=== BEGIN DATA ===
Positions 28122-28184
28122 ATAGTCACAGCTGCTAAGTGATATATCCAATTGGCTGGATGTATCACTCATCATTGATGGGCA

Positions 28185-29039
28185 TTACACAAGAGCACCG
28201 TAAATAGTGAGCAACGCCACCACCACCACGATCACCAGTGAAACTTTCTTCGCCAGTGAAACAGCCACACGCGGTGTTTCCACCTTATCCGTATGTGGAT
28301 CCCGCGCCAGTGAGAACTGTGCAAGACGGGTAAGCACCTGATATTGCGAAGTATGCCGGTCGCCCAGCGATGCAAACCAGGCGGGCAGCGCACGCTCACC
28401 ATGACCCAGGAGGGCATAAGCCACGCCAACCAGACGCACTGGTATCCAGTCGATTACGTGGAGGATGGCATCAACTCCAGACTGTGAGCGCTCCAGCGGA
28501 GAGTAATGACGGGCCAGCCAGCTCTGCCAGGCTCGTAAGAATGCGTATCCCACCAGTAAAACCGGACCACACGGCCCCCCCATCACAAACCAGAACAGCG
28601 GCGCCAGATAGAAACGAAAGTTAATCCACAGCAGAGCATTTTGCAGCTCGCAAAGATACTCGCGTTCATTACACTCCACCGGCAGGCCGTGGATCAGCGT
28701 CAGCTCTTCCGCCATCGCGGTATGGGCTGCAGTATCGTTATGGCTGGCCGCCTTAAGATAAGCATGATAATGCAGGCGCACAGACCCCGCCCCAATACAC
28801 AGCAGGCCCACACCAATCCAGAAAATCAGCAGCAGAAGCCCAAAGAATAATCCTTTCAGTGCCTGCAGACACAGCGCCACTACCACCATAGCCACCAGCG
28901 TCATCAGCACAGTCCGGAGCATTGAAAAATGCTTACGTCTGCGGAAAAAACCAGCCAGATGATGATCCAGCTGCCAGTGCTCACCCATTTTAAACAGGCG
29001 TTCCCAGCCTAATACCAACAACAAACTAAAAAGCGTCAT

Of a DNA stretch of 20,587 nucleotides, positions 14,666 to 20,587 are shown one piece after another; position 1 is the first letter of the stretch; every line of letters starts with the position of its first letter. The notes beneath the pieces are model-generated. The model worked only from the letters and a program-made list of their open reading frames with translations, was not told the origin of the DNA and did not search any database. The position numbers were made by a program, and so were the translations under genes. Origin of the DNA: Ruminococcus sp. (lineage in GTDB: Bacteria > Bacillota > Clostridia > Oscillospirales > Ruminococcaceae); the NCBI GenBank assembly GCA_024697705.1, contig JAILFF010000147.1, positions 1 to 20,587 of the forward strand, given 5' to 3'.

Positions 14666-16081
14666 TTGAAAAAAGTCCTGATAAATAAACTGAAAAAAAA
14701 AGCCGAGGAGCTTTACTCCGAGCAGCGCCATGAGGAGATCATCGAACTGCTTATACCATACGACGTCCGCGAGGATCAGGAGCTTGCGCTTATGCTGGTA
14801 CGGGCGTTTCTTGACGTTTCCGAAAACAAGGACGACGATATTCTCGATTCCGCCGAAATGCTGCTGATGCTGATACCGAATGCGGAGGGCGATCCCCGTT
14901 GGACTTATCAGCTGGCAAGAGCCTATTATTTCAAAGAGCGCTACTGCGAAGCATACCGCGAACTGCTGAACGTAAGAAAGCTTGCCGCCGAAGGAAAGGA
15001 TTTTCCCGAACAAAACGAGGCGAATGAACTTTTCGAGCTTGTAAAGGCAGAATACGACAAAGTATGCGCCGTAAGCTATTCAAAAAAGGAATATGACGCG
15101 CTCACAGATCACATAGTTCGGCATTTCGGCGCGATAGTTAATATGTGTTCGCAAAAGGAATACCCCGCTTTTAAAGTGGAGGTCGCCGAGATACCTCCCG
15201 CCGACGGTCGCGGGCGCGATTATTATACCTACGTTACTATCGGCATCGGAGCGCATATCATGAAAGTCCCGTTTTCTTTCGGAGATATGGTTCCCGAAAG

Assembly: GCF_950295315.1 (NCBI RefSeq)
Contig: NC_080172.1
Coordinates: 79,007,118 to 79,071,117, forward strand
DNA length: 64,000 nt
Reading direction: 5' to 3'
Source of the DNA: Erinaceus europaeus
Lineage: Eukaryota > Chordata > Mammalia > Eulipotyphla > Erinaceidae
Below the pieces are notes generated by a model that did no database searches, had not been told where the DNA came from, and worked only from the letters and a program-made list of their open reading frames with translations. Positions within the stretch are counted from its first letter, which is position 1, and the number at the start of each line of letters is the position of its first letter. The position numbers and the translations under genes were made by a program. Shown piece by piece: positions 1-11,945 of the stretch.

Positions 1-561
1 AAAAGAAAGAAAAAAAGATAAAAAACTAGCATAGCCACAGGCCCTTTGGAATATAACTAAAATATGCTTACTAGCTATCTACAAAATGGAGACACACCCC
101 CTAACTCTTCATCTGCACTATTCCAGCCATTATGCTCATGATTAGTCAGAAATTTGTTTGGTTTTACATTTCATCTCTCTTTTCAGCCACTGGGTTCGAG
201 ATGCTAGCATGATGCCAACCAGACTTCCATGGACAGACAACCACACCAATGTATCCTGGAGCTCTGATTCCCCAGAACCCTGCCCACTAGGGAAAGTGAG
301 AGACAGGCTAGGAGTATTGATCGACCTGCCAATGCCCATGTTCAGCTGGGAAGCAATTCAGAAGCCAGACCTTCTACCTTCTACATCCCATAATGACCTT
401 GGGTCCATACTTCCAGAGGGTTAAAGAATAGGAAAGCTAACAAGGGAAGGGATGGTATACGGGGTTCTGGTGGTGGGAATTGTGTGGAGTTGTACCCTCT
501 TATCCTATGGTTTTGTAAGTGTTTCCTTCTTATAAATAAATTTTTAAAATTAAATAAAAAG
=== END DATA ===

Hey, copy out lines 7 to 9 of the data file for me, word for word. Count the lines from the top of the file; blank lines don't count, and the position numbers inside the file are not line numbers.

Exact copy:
28401 ATGACCCAGGAGGGCATAAGCCACGCCAACCAGACGCACTGGTATCCAGTCGATTACGTGGAGGATGGCATCAACTCCAGACTGTGAGCGCTCCAGCGGA
28501 GAGTAATGACGGGCCAGCCAGCTCTGCCAGGCTCGTAAGAATGCGTATCCCACCAGTAAAACCGGACCACACGGCCCCCCCATCACAAACCAGAACAGCG
28601 GCGCCAGATAGAAACGAAAGTTAATCCACAGCAGAGCATTTTGCAGCTCGCAAAGATACTCGCGTTCATTACACTCCACCGGCAGGCCGTGGATCAGCGT